When I finished my lard rendering project, I was left with about 4 cups of cracklins. Cracklins (or cracklings) are crispy bits of fried pork fat. They are pretty much just like the crispy ends of a bacon strip. Not wanting to waste them, I put them in the freezer for later use.
Cracklings or cracklins
Ever since I had cracklin cornbread at Harold’s BBQ in South Atlanta, I’ve been wanting to make some at home. One exceptionally cool night last week, with a pot of veggie soup on the stove, I pulled out my cracklins from the freezer and made a skillet full.
One thing I want to make clear… you should never, ever, ever add sugar to cornbread. That is just wrong.
I love gin. It’s probably my favorite spirit to use in a cocktail. Tom Collins. Aviations. French 75’s. Martinis. I love the perfume of botanicals that transforms a neutral distillation of malt, rye, wheat and/or corn. Juniper berries give gin it’s predominant taste, but other botanicals can include coriander, angelica root, orange & lemon peels, anice, lavender, cinnamon, clove…even cucumber or green tea! Gin can be as complex as any single-malt scotch or vintage Bordeaux.
One of the most basic gin cocktails is the Gin & Tonic. Developed as part medicine and part refreshment in the tropical heat, the gin & tonic was introduced by the colonial army of the British Empire in India. The quinine in the tonic water was used to treat malaria and the lime was used to prevent scurvy.
Interesting gin fact I just learned: Gin contains very few congeners, or the chemical elements, which cause hangovers. So, drink up! Science!
I drink G&T’s because they have a light refreshing taste that are great when it’s warm enough to sit on the front porch with friends. Cheers!
Gin & Tonic
Fill a highball glass with ice. Pour:
2 oz of gin (I use a London Dry variety, like Bombay Sapphire or Cititdelle)
Squeeze in the juice of 1/2 lime. Rim the glass with the spent lime.
Top with tonic water.
Garnish with a lime wedge and a few juniper berries tossed in.
Do people in other parts of the country make chess pie? Even though I’m not from the Deep South, I’ve eaten chess pie my whole life. It’s hard to imagine someone not knowing about it. Brought over from England, the chess pie has been around the South for at least 200 years. Chess pie is a simple egg custard pie, made with buttermilk, butter, sugar and, uniquely, corn meal. Variations that I’ve seen include nutmeg, vanilla and lemon for the flavoring. In the springtime, before the summer fruits start coming in, I love to make a lemon chess pie to serve with the beautiful fresh strawberries that we start to see in the market. With some newly-made pie dough in my fridge last week, I decided it was time to make a pie.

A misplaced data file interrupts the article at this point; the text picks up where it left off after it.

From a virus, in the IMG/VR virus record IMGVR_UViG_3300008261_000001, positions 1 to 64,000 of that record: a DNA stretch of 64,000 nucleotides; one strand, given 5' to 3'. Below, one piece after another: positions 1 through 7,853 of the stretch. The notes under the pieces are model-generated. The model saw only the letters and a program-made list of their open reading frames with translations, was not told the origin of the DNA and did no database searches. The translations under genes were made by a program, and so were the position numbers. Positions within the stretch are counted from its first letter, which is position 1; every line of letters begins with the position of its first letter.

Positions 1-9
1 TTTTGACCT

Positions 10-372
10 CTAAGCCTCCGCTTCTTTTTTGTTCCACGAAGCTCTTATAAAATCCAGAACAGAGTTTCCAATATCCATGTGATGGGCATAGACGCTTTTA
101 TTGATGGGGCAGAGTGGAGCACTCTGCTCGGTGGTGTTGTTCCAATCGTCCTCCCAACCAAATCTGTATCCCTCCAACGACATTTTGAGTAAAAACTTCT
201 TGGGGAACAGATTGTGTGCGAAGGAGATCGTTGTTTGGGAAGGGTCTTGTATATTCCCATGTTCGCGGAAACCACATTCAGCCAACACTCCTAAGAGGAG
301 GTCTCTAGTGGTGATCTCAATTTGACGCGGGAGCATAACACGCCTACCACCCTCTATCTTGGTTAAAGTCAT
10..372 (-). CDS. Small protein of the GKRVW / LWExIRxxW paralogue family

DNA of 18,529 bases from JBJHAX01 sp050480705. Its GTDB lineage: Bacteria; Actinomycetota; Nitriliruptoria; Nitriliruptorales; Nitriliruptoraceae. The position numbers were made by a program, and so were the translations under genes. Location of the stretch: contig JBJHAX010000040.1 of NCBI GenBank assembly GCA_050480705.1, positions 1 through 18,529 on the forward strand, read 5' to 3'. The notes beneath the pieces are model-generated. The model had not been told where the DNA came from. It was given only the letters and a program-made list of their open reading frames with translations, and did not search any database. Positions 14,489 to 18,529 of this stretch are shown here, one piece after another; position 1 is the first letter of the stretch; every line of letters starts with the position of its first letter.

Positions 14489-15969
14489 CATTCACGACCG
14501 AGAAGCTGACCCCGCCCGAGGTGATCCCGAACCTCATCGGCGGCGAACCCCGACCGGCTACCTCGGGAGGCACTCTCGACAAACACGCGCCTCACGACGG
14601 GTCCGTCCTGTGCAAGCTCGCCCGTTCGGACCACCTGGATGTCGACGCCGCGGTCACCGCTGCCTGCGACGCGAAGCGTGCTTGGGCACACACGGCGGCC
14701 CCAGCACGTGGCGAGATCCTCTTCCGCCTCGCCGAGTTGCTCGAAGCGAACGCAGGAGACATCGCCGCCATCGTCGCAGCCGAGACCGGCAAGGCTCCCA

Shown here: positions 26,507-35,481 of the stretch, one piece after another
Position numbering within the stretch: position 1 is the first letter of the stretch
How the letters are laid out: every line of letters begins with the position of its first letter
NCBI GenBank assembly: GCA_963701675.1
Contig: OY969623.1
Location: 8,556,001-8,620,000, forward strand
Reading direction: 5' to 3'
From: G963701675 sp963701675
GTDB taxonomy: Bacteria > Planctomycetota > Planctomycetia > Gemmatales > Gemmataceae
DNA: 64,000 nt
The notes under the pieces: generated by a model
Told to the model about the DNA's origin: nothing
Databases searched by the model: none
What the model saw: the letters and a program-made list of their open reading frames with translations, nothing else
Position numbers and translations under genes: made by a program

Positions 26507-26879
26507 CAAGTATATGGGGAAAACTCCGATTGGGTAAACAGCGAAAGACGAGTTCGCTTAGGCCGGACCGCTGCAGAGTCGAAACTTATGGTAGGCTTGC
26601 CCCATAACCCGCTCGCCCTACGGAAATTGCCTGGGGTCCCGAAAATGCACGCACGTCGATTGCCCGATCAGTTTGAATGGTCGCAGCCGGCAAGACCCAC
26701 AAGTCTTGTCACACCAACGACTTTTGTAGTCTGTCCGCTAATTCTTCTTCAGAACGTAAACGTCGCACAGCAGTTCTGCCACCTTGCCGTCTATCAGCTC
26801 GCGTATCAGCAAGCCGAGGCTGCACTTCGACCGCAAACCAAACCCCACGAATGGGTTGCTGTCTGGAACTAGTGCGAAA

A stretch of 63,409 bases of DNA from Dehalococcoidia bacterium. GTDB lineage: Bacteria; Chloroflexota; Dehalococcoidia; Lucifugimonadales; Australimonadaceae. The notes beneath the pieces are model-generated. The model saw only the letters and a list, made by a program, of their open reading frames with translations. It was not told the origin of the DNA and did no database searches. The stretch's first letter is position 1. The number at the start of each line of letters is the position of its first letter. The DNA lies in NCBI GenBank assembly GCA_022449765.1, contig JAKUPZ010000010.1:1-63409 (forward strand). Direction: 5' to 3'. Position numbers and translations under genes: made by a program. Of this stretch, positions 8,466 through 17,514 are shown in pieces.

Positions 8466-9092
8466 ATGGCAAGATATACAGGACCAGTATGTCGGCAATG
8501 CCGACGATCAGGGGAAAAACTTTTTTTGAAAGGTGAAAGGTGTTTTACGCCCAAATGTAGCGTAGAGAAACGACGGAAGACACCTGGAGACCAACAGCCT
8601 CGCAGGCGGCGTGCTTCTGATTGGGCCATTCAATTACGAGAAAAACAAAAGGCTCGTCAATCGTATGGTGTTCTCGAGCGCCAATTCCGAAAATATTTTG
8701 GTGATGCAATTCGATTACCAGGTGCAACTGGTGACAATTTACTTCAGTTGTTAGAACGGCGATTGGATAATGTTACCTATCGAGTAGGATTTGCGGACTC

Entertaining friends for the season premiere of “Mad Men” sent me looking for retro cocktails of the 1950’s and 1960’s to serve. Looking through cocktail guides from that time, one drink that kept popping up was The Moscow Mule. A snappy blend of vodka, lime juice and ginger beer always served in a copper mug, it’s not really a cocktail that you see much of anymore. But during Don Draper’s time, it was very popular.
Sometimes, when I talk about an ambitious food project that I’m working on at home, I get the sense that people think I’m crazy. Am I that much of a food freak? Maybe I just have too much time on my hands, but I sincerely love good food and I’ve realized over the years that the best food comes from a certain amount of effort done in my own kitchen. I know I’m not the only one who thinks this. Many of my friends are like-minded – spending a lot of time, energy and love on their food. I hope that you’re one of those people, too.
One thing I love to do is make pies, including my own pie crust. A homemade pie crust has a flavor and texture so superior to a store-bought crust and is so easy to make, that I never even think of buying one. If you have cold butter (and/or lard), flour, salt and sugar, you can have a pie crust dough ready to put in the refrigerator in 10 minutes.